Meat hybrids aren't much into perching. And a good thing too, as if they jump down from anything over a few inches in height, they're likely to break a leg.
However resting on the ground is a recipe for health problems. For starters, sitting on top of fresh droppings will cause ammonia burns to both the skin and the lungs. Then there's the issue of matting feathers, rot and fungal diseases.
My particular pen isn't well designed for these birds, as it's right at the bottom of my yard, and draws moisture from everywhere else so it's damp year-round. The shed, which has no floor, is also quite leaky and tends to flood with rain.
The answer I came up with wasn't to demolish and start again — while a raised concrete floor in a drier spot would be ideal, it would break the bank. Any kind of perch fixed into the shed would make it difficult to scrape out droppings, so I also had that to consider.
The answer was to make a moveable low perch the birds can step up onto.
All I did was make a rectangular grid out of timber fence palings (smoothest side up), which are quite wide and suitable for perching. Narrow timbers would of course press deeply into the birds' feet and keelbone, since the hybrids are so heavy. This simple rectangle with struts sits up on half a dozen bricks so that the birds are raised out of the damp by several inches.
Underneath I've put some loose straw which I can remove and replace when I muck the shed out. This isn't greatly necessary but does help absorb ammonia. Even though the perch is easy to remove (just lift and pull out) it doesn't tip up when a bird first hops on top because it's quite heavy in its own right. Lastly I've made sure all corners and edges have stable bricks beneath; the whole thing is not rigid, but solid.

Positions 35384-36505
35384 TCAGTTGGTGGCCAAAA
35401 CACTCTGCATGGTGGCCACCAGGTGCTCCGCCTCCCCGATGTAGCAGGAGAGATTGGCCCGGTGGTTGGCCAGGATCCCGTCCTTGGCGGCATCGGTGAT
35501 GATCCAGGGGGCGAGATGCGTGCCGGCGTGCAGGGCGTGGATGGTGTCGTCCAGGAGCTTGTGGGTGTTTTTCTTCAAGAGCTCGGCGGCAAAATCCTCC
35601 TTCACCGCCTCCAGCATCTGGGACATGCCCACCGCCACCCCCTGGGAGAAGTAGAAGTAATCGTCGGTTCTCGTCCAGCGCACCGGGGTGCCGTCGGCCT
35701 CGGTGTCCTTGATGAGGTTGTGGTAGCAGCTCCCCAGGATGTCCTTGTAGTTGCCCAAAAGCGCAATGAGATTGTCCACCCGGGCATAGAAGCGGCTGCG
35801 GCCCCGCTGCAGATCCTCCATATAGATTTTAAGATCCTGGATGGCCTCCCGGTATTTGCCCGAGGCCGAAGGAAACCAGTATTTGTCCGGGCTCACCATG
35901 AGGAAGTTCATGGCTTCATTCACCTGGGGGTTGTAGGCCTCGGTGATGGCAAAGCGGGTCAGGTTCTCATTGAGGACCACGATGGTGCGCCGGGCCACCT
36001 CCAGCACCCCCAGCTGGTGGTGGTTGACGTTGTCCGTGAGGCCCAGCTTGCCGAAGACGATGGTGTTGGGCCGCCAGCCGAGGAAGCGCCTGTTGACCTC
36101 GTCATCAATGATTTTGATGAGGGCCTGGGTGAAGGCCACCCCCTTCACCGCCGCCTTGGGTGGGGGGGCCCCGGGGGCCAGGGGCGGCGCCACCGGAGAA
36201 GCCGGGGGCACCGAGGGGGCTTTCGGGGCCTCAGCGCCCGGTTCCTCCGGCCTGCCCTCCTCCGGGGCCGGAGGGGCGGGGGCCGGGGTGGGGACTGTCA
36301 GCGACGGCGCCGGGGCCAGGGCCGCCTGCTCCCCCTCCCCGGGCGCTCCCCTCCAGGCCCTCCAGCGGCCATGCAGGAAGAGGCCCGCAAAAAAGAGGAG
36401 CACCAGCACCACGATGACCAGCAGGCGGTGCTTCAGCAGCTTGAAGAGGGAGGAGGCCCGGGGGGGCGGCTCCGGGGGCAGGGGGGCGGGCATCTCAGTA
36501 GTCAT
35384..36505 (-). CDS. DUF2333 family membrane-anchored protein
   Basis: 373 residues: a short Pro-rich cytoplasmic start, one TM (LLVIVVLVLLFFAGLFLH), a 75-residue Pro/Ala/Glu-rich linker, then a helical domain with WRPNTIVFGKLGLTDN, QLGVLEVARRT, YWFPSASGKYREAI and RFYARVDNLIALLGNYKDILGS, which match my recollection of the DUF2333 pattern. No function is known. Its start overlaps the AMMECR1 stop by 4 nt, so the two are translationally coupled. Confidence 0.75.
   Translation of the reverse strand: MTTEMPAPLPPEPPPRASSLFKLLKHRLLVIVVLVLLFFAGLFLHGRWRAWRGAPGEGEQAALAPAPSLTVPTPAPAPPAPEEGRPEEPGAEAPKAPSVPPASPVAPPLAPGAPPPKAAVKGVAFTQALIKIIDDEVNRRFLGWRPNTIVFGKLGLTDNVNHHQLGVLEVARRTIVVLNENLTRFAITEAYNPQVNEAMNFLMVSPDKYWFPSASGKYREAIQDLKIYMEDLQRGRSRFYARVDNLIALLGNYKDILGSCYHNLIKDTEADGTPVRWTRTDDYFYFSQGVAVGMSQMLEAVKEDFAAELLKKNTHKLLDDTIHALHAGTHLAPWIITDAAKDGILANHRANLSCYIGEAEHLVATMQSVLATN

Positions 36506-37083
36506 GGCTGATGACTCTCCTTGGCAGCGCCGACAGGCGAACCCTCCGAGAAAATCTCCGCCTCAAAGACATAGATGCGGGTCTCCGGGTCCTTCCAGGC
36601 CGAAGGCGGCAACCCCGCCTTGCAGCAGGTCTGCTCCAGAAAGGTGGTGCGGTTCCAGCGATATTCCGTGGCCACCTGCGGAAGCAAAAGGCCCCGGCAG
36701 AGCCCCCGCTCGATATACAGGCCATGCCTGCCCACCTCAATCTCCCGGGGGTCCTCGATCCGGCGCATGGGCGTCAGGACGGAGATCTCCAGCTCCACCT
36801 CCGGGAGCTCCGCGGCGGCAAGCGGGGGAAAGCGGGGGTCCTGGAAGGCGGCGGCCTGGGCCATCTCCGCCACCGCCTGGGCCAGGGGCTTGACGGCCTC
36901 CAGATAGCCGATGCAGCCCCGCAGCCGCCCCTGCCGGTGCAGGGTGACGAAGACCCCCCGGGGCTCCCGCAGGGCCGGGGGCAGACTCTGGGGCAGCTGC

Since doing this I haven't had to muck out daily, and the birds' undersides are staying clean. It's surely a bonus for their health when they're not sitting in droppings all night.
The 7 girls are looking very well, and they even do the flapping run most birds do from time to time when they want to have a stretch and run around. I had visitors recently who actually admired them! They were surprised to hear they're supermarket meat hybrids; I think they imagined I had some special new breed on the go.
Meanwhile I've found homes for 2 spare ancona cockerels, so I'll be breeding with just one ancona and one leghorn come spring. But it's quiet times at The Natural Chicken because it's deep mid-winter (well, one day after solstice), I have no adult breeders, and although all 5 layers are laying daily they're all infertile, which just doesn't seem as much fun.
But there'll be time to set eggs when the youngsters are mature. For now, it's maintenance, maintenance, maintenance...